Production and Distribution of Pottery in the Eastern Mediterranean: Applications of Ceramic Petrography

Louise Joyner

Cite this as: L. Joyner 2000 'Production and Distribution of Pottery in the Eastern Mediterranean: Applications of Ceramic Petrography', Internet Archaeology 9. https://doi.org/10.11141/ia.9.3

The potential of applying petrographic analysis to ceramics was first fully realised by Anna Shepard in her seminal studies on prehistoric pottery from Mesoamerica and the Southwest United States in the 1930s (Shepard 1956). She demonstrated how effectively petrography could be used to answer archaeological questions concerning provenance and technology. Ceramic petrography applied to Old World pottery really took off with the work of David Peacock in England during the 1960s (Peacock 1970). From these beginnings the technique of ceramic petrography developed, and its use in the study of archaeological ceramics grew, nowhere quite so rapidly as in the Eastern Mediterranean region.

The theme for this section of Internet Archaeology was suggested to me by Alan Vince after a particularly popular joint meeting of the Ceramic Petrology Group and Near Eastern Ceramic Research Association at the British Museum in November 1998, on the theme of cooking pots. A number of the papers presented at that meeting, together with papers from other workers in the field of ceramic petrography, have formed the basis for this section on the application of ceramic petrography to pottery from the Eastern Mediterranean.

Map of Region
Click on the blue squares to go to the relevant article
general location map

PERIOD REGION PAPER
Pre-Pottery Neolithic Turkey Affonso and Pernicka
Chalcolithic - Byzantine Levant Goren
Late Bronze Age Egypt and Levant Smith, Bourriau and Serpico
Late Bronze Age Cyprus, Syria, Anatolia Knappett
Late Bronze Age Levant Middleton, Magrill and Humphrey
Late Antique Levant Joyner and Politis
Islamic Syria Mason and Gonnella

The seven papers presented here illustrate the breadth of ceramic petrographic research being conducted on ceramics in the Eastern Mediterranean, covering a broad chronological range and wide geographical distribution within the region. Affonso and Pernicka present a mineralogical and chemical study of the raw materials selected at Nevali Çori in Turkey to make what may be amongst the earliest examples of fired clay Neolithic figurines. Smith et al. use ceramic petrography to characterise the fabrics of Late Bronze Age transport amphorae excavated in Egypt, and to suggest possible provenances for these amphorae, some of which contradict previous assumptions. The provenance of Late Bronze Age Red Lustrous Wheel-Made Ware, which is found over a wide area of the Near East, has never been fully resolved. Here Knappett attempts to solve the provenance problem using ceramic petrography to compare Red Lustrous Wheel-Made Ware recently excavated from Kilise Tepe in Turkey with similar pottery from Cyprus, Syria and Anatolia. In his paper, Goren presents the main ceramic fabrics from several key Southern Levantine sites. This very useful compilation brings together, for the first time, data on these fabrics which will be an invaluable resource for any ceramic specialist working in the Near East. The work of Middleton et al. on the production of pottery at Lachish in Israel during the Late Bronze Age focuses on the selection of raw materials used in a single workshop. They have sought to reconstruct the manufacture of ceramics at this workshop from clay procurement and preparation of the raw clays to forming techniques and decoration. Joyner and Politis have used petrography to elucidate patterns of production and consumption of kitchenware at a typical Early Christian desert monastery in the Holy Land. They have shown that while some vessels may have been locally produced, others were imported from great distances. Technologically advanced Islamic stonepaste ceramics from Aleppo in Syria have been investigated by Mason and Gonnella, with the aim of characterising and provenancing these wares.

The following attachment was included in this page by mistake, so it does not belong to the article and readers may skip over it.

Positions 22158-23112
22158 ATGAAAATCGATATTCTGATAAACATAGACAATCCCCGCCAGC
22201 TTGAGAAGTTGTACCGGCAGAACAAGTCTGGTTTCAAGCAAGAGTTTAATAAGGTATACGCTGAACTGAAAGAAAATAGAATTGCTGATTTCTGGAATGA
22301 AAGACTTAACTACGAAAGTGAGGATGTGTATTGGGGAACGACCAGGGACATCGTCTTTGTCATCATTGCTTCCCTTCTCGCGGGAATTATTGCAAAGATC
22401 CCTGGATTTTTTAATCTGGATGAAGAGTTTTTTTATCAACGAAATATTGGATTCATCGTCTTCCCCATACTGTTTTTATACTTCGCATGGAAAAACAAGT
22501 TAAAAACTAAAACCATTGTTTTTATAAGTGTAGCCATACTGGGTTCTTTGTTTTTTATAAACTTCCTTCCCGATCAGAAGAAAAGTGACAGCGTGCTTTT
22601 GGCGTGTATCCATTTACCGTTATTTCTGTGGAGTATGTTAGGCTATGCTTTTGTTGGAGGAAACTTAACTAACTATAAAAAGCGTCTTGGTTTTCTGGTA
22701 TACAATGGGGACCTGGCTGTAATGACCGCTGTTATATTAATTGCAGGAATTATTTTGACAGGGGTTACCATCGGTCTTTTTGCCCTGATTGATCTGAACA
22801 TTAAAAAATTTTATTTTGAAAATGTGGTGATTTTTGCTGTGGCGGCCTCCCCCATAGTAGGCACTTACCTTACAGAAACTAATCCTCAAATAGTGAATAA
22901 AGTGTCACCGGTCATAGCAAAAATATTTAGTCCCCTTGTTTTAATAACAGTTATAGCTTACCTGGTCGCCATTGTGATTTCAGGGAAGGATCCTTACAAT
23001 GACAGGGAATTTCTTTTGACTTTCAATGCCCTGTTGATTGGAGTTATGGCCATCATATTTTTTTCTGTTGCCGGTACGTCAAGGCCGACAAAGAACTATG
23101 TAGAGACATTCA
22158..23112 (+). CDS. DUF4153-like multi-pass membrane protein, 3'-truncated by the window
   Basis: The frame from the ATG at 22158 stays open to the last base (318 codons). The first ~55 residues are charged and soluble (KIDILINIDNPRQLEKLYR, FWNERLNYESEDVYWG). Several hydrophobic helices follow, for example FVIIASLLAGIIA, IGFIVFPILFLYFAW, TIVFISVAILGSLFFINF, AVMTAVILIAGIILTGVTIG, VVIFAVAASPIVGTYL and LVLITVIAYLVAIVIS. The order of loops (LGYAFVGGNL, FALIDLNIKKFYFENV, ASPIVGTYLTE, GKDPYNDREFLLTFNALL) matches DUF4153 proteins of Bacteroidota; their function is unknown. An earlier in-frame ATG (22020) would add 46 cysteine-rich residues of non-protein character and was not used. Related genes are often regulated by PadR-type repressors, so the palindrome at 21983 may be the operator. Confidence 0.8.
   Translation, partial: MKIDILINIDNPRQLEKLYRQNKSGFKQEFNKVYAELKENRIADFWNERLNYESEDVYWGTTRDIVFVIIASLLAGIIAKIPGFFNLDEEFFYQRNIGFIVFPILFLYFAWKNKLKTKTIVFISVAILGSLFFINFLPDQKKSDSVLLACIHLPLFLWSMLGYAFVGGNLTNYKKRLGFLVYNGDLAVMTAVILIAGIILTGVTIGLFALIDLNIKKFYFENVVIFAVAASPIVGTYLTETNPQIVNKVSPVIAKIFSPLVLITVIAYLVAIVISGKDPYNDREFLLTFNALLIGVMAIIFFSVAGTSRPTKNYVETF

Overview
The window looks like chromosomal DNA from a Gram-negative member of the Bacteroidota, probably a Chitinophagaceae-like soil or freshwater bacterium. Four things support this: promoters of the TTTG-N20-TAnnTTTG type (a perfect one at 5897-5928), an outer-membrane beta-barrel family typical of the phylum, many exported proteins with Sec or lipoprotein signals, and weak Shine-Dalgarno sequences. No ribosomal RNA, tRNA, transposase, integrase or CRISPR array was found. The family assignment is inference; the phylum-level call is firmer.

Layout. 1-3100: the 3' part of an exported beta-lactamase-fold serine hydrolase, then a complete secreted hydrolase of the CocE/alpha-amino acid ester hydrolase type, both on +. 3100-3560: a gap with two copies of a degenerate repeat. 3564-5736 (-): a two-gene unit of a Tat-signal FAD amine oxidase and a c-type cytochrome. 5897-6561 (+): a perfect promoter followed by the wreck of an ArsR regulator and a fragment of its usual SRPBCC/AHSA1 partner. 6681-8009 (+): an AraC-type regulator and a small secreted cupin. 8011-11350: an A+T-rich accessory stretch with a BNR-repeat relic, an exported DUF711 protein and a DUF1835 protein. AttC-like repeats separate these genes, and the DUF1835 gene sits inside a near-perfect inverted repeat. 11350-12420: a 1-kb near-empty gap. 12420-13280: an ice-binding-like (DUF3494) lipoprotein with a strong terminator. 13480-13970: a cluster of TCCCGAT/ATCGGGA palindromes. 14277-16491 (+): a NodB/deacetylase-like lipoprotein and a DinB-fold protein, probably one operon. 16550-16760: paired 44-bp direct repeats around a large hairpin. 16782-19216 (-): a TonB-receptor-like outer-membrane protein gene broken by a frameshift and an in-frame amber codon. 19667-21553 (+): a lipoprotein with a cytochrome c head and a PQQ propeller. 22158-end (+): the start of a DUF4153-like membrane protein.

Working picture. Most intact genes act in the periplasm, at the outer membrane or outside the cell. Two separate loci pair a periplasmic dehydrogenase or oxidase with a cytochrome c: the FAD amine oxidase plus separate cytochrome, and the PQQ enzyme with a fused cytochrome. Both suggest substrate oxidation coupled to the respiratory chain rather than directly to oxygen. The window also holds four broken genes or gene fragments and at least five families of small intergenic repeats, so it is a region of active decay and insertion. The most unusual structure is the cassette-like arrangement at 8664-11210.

Internet Archaeology provides an excellent vehicle for displaying numerous colour petrographic images of ceramics, rather than the restricted number of black and white images commonly found in more traditional publications. This has given the authors of the papers the opportunity to display ceramic petrographic fabrics more fully than they could normally have done in a conventional journal, with the added advantage of publishing in colour. The use of moving images (Joyner and Politis) to illustrate the optical effects of rotation of thin sections on the microscope stage has also been explored. It is hoped that this collection of papers will encourage other ceramic petrographers to consider publishing, or making accessible, their ceramic fabrics in an electronic format.


Bibliography

Peacock, D.P.S. (1970) The Scientific Analysis of Ancient Ceramics: a review. World Archaeology, 1, 375-89. http://dx.doi.org/10.1080/00438243.1970.9979454

Shepard, A.O. (1956) Ceramics for the Archaeologist, Publication 609, Carnegie Institution of Washington, D.C.

Acknowledgements

My thanks go to Andrew Middleton, Ian Freestone, Alan Vince and Judith Winters for their help and encouragement through the course of editing these articles in this issue of Internet Archaeology. I would also like to thank Paul Tyers for all the maps he produced for each abstract page.

Back to Issue 9


 HOME   ABOUT   FOR AUTHORS 

Internet Archaeology is an open access journal. Except where otherwise noted, content from this work may be used under the terms of the Creative Commons Attribution 3.0 Unported licence. Any further distribution of this work must maintain attribution to the author(s), the title of the work, the Internet Archaeology journal and the relevant URL/DOI.
University of York legal statements | Terms and Conditions | Citing IA